The path to relevancy means throwing out the crazies, not conservatism. Somehow the party of limited government and low taxes became the party of no government and no taxes. The GOP made a big mistake when they bent over backwards (and forwards) for the Tea Party. They should’ve coopted their ideas about spending and deficit reduction and left the Birtherism, the anti-Obamism, and other isms that scare independents away.

    Now, the Democrats are no model of party cohesion. They’ve always been a coalition of interest groups and in the past have let some of those interests drive them too far left for the sensible middle to stomach them. But ever since Bill Clinton’s arrival, they’ve done much better about preventing the party from being driven out of the mainstream. When the 9/11 Truthers appeared blaming the terrorist attacks on President Bush, the U.S. government or Israel, Democratic politicians stayed far from them. They didn’t parrot the nonsense like so many Republican politicians have with Birtherism.

    When the Occupy Movement was sweeping America, Democratic politicians spoke about income inequality and the 1%, issues important to those in the streets without inviting Occupy members to run for office and take over the party. Democrats were smart enough to see they could reach those people by championing their concerns, not letting a guy who lives in his mom’s basement wearing a Guy Fawkes mask run for Congress.

    Of course it’s irrelevant for progressives and independents to slam the Tea Party or chide Republicans. Sure, I’m sick enough of them to want to start my own TEA Party. Threatened Enough Already! But this is a fight for the heart and soul of the Republican Party. This has to be pachyderm on pachyderm. It’s time for those Republicans to drive the nihilism, anarchism, racism, sexism, xenophobia and homophobia out of their party and actually govern for a change.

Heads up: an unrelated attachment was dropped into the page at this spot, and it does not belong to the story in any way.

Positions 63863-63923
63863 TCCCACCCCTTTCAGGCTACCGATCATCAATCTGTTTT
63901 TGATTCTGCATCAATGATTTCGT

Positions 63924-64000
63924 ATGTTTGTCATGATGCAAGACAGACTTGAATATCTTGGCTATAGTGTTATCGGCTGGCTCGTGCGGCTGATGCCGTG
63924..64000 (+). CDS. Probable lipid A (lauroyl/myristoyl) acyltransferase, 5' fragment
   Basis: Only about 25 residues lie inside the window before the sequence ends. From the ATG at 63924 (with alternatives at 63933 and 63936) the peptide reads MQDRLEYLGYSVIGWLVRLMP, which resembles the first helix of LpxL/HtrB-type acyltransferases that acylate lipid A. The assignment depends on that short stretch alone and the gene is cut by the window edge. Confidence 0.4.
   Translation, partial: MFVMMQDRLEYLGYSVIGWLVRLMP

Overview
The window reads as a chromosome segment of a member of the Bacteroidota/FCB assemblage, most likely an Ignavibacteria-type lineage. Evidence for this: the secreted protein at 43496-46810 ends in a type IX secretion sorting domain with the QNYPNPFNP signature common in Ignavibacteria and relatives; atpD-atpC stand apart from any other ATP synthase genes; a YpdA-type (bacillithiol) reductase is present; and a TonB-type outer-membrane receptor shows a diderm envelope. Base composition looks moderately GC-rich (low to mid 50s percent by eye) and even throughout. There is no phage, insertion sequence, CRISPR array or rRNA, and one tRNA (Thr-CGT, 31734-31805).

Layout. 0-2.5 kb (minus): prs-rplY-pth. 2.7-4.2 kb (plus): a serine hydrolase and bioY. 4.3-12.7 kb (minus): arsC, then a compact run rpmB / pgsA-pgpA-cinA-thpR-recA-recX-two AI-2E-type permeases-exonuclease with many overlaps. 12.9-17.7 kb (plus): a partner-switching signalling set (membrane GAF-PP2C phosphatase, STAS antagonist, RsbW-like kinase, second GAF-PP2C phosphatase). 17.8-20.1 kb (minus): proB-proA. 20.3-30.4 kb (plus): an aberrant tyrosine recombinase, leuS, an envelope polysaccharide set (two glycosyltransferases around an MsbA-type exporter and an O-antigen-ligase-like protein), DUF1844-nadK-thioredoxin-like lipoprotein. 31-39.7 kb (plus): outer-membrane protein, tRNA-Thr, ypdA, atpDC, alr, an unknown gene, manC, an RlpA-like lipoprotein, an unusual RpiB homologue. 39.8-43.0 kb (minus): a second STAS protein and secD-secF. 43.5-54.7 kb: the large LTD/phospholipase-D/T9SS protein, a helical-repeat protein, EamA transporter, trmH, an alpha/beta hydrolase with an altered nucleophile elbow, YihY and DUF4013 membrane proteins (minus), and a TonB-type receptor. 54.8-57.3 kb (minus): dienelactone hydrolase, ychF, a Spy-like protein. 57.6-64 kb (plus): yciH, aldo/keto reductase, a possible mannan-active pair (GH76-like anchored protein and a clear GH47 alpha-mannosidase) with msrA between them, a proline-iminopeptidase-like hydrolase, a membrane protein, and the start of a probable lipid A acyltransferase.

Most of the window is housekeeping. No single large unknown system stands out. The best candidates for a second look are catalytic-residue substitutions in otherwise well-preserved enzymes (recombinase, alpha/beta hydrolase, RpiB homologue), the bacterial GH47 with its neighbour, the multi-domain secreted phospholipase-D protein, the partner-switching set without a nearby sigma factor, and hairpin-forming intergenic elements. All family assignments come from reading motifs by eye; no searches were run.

In a country that is as polarized and as split as this one, we need two legitimate parties. (We actually need no parties but that’s another column.) One party rule almost always leads to hubris and ruin. We need the marketplace of good ideas. We need people reaching across the aisle and crafting legislation together. The only way we’re going to get back to sanity again is for Republicans to handle their internal business.

    Or am I better off waiting to hit the bunny slopes in hell?


      • Maya North

      • October 25, 2013 at 2:29 pm
      • Reply

      Honestly, if the Republican Party wants to have even one snowflake off that bunny slope’s worth of a chance at survival, they will ditch these grand nincompoobahs of arrogance and stupidity — but I’m betting they won’t. What staggers me is all the “ordinary people” who come stomping out in rabid and decorticate support of these morons as if these miscreants could for even a moment be mistaken for having the interests of the people at heart. I love the vain attempts to make it sound rational, though, especially when they quote Glenn Beck or Bill O’Reilly to do so. Oy.